runat="server"></asp:BulletedList> In the ItemCommand event handler, reference this control using e.Item.FindControl ("ProductsInCategory") and bind it to the set of products associated with the selected category. protected void Categories_ItemCommand(object source, RepeaterCommandEventArgs e) 8 of 11
if (e.CommandName == "ShowProducts")
// Determine the CategoryID
int categoryID = Convert.ToInt32(e.CommandArgument);
// Get the associated products from the ProudctsBLL and bind
// them to the BulletedList
BulletedList products =
ProductsBLL productsAPI = new ProductsBLL();
products.DataSource =
} } Before performing any action in the ItemCommand event handler, it’s prudent to first check the value of the incoming CommandName. Since the ItemCommand event handler fires when any button is clicked, if there are multiple buttons in the template use the CommandName value to discern what action to take. Checking the CommandName here is moot, since we only have a single button, but it is a good habit to form. Next, the CategoryID of the selected category is retrieved from the CommandArgument property. The BulletedList control in the template is then referenced and bound to the results of the ProductsBLL class’s GetProductsByCategoryID(categoryID) method. In previous tutorials that used the buttons within a DataList, such as An Overview of Editing and Deleting Data in the DataList, we determined the primary key value of a given item via the DataKeys collection. While this approach works well with the DataList, the Repeater does not have a DataKeys property. Instead, we must use an alternative approach for supplying the primary key value, such as through the button’s CommandArgument property or by assigning the primary key value to a hidden Label Web control within the template and reading its value back in the ItemCommand event handler using e.Item.FindControl("LabelID"). After completing the ItemCommand event handler, take a moment to test out this page in a browser. As Figure 7 shows, clicking the “Show Products” link causes a postback and displays the products for the selected category in a BulletedList. Furthermore, note that this product information remains, even if other categories’ “Show Products” links are clicked. Note: If you want to modify the behavior of this report, such that the only one category’s products are listed at a time, simply set the BulletedList control’s EnableViewState property to False. 9 of 11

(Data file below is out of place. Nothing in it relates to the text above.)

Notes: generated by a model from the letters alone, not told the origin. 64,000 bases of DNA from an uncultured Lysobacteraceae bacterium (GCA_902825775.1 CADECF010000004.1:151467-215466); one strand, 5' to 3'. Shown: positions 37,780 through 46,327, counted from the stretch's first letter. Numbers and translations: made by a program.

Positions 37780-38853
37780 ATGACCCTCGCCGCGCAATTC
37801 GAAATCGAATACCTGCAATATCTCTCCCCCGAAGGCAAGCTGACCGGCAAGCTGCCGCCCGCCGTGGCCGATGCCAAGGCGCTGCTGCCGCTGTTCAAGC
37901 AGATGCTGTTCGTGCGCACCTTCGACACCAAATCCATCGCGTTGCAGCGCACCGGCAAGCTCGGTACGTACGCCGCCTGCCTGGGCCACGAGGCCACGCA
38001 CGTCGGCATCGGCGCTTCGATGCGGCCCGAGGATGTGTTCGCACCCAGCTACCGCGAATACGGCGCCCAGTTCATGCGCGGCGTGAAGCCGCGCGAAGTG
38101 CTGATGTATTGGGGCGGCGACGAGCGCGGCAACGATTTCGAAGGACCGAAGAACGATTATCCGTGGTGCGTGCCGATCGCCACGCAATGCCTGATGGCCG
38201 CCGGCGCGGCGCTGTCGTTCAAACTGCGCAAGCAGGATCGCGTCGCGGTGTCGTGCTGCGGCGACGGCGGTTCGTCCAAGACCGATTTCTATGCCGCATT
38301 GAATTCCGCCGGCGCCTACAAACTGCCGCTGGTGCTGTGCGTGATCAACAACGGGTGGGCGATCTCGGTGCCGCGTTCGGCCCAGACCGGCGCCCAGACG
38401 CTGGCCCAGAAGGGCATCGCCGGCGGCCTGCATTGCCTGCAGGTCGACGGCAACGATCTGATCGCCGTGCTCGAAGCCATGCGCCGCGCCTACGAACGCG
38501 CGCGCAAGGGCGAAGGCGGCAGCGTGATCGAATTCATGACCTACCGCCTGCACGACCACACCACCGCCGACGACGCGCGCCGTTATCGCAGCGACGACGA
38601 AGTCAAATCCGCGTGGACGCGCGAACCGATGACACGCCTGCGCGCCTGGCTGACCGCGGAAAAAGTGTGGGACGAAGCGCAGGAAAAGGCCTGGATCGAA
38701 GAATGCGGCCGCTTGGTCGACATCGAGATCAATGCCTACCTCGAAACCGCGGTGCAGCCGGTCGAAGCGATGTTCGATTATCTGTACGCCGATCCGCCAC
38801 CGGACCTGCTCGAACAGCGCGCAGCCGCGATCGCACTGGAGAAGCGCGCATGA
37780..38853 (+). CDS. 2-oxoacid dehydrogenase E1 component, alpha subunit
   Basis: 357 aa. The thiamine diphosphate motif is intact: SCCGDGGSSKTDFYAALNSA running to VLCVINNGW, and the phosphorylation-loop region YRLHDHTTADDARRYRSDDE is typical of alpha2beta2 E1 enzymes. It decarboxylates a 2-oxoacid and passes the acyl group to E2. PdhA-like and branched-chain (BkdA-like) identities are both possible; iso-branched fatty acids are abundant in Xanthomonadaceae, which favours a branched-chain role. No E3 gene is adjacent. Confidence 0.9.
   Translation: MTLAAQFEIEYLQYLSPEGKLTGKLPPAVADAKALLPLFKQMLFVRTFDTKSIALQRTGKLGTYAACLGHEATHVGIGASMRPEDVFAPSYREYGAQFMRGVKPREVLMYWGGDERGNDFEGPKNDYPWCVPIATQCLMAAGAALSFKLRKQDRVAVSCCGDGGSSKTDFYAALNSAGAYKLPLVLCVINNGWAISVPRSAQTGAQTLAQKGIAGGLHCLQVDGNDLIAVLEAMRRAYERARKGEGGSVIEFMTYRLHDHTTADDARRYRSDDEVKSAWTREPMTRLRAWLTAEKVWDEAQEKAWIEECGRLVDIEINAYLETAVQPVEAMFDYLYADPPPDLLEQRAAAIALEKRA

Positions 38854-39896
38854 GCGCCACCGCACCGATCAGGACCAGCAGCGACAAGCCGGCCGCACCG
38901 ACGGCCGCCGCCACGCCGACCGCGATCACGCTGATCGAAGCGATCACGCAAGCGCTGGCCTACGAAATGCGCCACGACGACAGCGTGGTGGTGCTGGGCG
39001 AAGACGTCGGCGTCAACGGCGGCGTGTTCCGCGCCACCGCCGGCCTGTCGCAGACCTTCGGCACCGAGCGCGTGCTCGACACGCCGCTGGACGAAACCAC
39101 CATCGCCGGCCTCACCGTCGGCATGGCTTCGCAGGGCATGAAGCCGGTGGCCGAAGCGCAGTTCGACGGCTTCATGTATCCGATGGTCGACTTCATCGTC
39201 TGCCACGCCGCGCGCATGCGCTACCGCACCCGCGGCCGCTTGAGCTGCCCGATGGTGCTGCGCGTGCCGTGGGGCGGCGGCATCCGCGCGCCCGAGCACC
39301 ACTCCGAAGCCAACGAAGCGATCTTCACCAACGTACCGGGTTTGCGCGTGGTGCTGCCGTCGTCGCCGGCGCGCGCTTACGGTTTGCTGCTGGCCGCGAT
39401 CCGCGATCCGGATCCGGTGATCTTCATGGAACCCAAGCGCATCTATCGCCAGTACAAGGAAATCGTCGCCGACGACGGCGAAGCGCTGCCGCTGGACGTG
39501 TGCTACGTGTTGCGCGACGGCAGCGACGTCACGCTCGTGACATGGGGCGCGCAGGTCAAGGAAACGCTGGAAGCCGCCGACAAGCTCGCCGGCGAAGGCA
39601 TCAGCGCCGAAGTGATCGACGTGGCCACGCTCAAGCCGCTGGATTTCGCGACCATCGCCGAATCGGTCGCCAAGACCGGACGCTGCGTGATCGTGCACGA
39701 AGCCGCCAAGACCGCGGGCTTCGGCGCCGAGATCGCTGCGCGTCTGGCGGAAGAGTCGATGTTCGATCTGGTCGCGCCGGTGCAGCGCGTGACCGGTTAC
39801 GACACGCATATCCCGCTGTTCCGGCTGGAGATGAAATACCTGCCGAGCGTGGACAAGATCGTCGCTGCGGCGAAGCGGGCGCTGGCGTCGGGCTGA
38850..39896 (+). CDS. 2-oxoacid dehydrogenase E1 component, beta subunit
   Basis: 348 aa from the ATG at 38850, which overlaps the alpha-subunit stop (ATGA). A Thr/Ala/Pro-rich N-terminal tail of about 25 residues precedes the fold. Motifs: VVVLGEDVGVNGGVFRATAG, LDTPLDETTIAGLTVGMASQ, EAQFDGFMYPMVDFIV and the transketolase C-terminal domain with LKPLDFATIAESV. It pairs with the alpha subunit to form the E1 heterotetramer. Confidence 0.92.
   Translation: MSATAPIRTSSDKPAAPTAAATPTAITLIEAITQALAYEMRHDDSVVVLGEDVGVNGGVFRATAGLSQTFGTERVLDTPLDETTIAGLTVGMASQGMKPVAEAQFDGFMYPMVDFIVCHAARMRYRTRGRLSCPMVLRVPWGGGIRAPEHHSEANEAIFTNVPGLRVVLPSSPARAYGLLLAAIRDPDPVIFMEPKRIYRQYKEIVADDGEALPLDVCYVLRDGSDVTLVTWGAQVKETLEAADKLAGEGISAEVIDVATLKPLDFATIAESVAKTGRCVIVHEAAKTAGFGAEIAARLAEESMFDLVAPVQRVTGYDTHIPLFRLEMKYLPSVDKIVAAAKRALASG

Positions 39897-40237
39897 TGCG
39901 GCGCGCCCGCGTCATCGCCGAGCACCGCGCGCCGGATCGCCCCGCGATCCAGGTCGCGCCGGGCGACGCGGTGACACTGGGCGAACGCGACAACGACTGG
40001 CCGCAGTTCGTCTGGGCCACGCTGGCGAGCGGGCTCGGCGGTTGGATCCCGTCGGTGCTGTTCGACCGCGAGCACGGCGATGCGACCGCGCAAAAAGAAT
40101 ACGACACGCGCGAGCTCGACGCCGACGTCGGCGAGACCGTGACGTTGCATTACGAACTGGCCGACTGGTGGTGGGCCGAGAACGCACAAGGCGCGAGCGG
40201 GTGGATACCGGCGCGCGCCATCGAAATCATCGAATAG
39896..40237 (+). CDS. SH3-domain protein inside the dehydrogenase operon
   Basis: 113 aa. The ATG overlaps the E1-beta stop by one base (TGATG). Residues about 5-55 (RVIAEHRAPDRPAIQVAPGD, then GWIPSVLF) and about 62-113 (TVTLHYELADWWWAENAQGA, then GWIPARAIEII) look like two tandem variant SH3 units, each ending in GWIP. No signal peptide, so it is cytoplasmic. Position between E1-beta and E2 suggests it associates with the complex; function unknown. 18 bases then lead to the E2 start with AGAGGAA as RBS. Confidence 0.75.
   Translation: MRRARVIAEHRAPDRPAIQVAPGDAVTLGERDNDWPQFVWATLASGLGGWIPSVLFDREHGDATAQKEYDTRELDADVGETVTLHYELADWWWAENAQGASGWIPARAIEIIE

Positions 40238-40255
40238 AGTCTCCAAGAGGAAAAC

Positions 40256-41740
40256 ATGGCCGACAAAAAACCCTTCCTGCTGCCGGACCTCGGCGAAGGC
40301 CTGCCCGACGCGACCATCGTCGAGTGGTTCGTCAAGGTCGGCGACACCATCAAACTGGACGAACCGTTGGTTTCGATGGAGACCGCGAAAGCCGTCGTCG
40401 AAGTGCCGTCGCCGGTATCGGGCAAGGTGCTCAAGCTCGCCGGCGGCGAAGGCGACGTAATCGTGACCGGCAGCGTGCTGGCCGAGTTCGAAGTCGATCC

Figure 7: A BulletedList is used to Display the Products of the Selected Category. Summary The DataList and Repeater controls can include any number of Buttons, LinkButtons, or ImageButtons within their templates. Such buttons, when clicked, cause a postback and raise the ItemCommand event. To associate custom server­side action with a button being clicked, create an event handler for the ItemCommand event. In this event handler first check the incoming CommandName value to determine which button was clicked. Additional information can optionally be supplied through the button’s CommandArgument property. Happy Programming! About the Author Scott Mitchell, author of six ASP/ASP.NET books and founder of, has been working with Microsoft Web technologies since 1998. Scott works as an independent consultant, trainer, and writer, recently completing his latest book, Sams Teach Yourself ASP.NET 2.0 in 24 Hours. He can be reached at [email protected] or via his blog, which can be found at ScottOnWriting.NET. 10 of 11
Special Thanks To… This tutorial series was reviewed by many helpful reviewers. Lead reviewer for this tutorial was Dennis Patterson. Interested in reviewing my upcoming MSDN articles? If so, drop me a line at [email protected] 11 of 11